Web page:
The Weekly View: Cyclical Deficit Improving; Structural Imbalances Remain
Comment of the Day

November 06 2013

Commentary by David Fuller

The Weekly View: Cyclical Deficit Improving; Structural Imbalances Remain

My thanks to Rod Smyth, Bill Ryder and Ken Liu for their ever-interesting report, published by RiverFront. It is posted in the Subscriber's Area but here is the concluding paragraph
For much of the 1980s, the government's annual receipts and outlays grew at a similar pace. Then, from 1992 to 2000, with the cooperation between Republicans and President Clinton, the pace of outlays slowed while a booming economy and stock market buoyed receipts. Spending accelerated in the early 2000s while receipts fell and then recovered strongly after the recession. The 2008 recession again caused receipts to fall and spending to surge, but since 2010, spending has remained at around $3.5 trillion. This, combined with the cyclical recovery in receipts, explains the annual deficit's improvement. Reducing the federal debt to manageable levels is achievable if the economy grows and spending can continue to be steady, but the rancor with which the political debate is being conducted is hurting confidence and impeding growth, in our view.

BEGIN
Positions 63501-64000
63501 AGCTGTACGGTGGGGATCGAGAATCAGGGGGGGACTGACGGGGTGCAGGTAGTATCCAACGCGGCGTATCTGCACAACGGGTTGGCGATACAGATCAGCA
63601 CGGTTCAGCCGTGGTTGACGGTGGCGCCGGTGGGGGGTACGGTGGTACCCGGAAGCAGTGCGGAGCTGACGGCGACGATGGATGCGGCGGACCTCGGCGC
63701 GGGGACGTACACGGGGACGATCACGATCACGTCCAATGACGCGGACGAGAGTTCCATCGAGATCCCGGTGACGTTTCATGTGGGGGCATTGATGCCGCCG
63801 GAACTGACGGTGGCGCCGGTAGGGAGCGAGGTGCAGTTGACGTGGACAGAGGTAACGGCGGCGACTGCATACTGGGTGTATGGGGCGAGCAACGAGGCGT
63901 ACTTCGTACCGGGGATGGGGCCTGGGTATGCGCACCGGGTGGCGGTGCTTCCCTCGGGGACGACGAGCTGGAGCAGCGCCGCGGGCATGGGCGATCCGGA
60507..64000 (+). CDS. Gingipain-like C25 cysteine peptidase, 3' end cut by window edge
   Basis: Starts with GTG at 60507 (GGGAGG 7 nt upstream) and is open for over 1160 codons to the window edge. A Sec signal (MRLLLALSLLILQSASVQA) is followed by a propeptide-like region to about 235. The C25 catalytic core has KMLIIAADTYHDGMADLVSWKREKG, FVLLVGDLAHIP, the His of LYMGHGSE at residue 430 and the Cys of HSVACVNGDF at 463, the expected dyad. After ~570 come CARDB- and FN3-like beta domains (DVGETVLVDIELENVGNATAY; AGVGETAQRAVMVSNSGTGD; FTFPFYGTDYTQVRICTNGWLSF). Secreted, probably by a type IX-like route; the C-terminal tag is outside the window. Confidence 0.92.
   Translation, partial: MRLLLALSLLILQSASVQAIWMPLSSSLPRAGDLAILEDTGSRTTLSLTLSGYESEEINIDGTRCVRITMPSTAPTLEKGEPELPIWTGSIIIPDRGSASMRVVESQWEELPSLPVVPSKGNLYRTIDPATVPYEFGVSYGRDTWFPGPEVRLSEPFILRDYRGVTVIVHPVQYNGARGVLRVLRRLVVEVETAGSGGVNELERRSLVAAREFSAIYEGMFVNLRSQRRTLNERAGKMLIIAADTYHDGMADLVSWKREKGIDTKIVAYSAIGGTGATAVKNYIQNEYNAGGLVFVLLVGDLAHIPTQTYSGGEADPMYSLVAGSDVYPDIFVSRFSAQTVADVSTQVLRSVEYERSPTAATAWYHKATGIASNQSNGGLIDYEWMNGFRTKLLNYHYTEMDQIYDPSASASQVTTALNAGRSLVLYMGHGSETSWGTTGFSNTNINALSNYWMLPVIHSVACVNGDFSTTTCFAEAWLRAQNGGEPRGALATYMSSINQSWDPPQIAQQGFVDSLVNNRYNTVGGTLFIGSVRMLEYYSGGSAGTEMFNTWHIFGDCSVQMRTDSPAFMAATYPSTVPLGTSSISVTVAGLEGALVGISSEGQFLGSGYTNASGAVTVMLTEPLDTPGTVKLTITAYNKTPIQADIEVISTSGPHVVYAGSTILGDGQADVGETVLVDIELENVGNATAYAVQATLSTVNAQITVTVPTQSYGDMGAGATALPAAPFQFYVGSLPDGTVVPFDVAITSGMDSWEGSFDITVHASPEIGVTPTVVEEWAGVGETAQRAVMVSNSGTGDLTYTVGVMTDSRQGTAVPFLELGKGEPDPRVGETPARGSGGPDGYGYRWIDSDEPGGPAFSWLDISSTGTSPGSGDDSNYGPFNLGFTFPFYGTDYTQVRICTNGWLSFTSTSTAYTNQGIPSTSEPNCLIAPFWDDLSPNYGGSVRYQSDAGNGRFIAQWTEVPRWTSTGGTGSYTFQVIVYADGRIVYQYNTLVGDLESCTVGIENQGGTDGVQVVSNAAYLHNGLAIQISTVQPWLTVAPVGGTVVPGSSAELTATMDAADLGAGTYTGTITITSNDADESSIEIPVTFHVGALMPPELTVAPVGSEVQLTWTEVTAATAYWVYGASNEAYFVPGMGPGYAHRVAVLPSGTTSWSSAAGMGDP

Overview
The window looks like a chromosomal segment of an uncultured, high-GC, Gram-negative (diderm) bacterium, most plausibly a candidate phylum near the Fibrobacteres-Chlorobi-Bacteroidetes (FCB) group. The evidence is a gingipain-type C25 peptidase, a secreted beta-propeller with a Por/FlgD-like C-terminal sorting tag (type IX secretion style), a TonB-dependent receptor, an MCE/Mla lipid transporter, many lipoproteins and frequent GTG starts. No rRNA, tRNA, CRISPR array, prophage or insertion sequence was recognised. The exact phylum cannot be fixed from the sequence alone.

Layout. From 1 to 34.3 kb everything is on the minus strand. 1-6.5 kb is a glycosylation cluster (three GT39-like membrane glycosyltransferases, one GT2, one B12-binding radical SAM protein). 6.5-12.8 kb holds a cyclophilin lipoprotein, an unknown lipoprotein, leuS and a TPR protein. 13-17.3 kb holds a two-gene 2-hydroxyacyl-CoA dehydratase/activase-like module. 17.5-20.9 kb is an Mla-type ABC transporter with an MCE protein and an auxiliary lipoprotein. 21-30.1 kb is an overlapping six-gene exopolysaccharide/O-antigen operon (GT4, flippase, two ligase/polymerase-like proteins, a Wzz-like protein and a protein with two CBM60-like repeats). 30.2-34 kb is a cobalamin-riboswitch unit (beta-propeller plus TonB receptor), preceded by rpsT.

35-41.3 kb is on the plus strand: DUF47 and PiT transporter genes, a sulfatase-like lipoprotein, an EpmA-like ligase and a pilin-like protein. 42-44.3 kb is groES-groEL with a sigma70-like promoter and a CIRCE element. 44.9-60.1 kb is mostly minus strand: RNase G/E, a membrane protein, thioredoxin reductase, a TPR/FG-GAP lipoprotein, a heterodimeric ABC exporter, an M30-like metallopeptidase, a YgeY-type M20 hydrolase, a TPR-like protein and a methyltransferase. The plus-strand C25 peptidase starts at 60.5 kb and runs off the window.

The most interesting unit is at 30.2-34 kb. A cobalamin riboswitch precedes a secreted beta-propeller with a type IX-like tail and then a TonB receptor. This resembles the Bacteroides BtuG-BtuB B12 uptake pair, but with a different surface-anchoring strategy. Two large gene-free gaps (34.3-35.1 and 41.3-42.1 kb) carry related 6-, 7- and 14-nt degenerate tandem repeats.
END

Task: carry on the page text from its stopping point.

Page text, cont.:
David Fuller's view Political rancour in the USA can only be a negative distraction by creating uncertainty and delaying some private sector investment programmes.

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